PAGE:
Woman with Pink Ribbon

Grow Pink, Grow Healthy: What You Need to Know About Breast Cancer

Breast cancer is the most common cancer for women in the United States. Even though it’s more common among Caucasian and African American women, it’s the leading cancer killer among Latinas. Here’s what you need to know so you can cut your breast cancer risks.

What Is Breast Cancer?

Breast Cancer X-Ray

Breast cancer occurs when abnormal cells in the breast grow out of control, forming a lump or a tumor. Once a mass is detected, a test called a biopsy is performed to tell if the mass is malignant (cancerous) or benign (not cancerous).

If the mass is benign, you’re out of the danger zone. If the cells are cancerous, they can spread to other parts of the body. Your doctors will help you make the best treatment decisions so you can start as soon as possible.

What Are the Risk Factors?

Group of Woman

Your lifestyle, along with many other factors, can increase your risk of breast cancer:

  • Being physically inactive
  • Beginning menopause at a late age
  • Being overweight, particularly after menopause
  • Drinking alcohol
  • Family history of breast cancer
  • Getting older
  • Having a genetic condition, such as certain mutations in your BRCA1 or BRCA2 genes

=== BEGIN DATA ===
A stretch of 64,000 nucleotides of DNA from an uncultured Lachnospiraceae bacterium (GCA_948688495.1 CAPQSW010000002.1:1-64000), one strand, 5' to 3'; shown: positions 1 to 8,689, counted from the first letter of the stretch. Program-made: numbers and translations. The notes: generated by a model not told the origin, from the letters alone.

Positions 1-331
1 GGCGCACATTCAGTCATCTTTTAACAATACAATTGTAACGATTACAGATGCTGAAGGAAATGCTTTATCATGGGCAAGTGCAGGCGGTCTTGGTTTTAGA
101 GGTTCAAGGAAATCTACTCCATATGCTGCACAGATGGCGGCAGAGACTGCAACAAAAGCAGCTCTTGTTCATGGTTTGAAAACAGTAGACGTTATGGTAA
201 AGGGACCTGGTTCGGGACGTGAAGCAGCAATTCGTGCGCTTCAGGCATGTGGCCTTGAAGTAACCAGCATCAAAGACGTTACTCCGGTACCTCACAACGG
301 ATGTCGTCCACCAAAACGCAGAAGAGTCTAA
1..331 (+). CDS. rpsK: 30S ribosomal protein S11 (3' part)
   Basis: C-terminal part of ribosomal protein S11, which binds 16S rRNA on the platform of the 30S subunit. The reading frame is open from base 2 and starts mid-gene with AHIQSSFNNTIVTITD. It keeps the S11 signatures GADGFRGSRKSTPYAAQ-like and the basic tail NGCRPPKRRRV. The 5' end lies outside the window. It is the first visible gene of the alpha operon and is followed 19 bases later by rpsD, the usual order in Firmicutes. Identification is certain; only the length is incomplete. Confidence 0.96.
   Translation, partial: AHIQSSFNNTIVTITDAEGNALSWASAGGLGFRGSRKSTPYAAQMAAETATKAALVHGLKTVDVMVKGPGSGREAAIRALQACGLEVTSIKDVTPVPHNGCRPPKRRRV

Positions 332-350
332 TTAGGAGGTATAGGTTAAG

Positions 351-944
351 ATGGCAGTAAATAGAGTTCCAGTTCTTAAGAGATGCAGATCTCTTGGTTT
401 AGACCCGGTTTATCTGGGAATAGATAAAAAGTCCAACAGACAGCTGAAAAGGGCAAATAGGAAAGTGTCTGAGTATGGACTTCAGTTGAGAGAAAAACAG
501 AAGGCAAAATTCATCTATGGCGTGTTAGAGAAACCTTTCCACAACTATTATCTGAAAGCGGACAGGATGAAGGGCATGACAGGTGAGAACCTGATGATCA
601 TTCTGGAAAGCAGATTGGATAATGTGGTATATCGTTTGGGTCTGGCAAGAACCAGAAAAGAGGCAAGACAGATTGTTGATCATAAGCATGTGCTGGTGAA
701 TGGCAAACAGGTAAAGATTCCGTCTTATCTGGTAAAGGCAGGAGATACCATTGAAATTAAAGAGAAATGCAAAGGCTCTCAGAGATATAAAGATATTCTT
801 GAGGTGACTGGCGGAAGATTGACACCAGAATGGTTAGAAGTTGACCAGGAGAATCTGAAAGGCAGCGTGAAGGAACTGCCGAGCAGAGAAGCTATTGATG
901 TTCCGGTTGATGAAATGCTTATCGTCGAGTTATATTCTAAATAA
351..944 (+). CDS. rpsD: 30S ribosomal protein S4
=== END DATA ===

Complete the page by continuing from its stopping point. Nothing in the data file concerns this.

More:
• Not having children or having your first child later in life
  • Personal history of breast cancer or certain benign breast diseases
  • Previous radiation therapy to the breast or chest
  • Starting your first menstrual period at an early age
  • Using hormone replacement therapy for a long time
  • Using oral contraceptives

What Are the Symptoms?

Woman with Cancer

In the early stages, the tumor may be too small to feel and does not cause any symptoms. As it grows, you may experience:

  • A new lump in the breast or a lump that has changed
  • A change in the shape or size of the breast
  • Pain in the nipple or breast that doesn’t go away
  • Swollen, red, or flaky skin on the breast
  • Nipple becomes tender or turns inward
  • Nipple leaks blood or non-milk fluid

Talk to your doctor immediately if you have any of these symptoms.

When and How to Get Tested

Doctor Doing a Mammography of Her Patient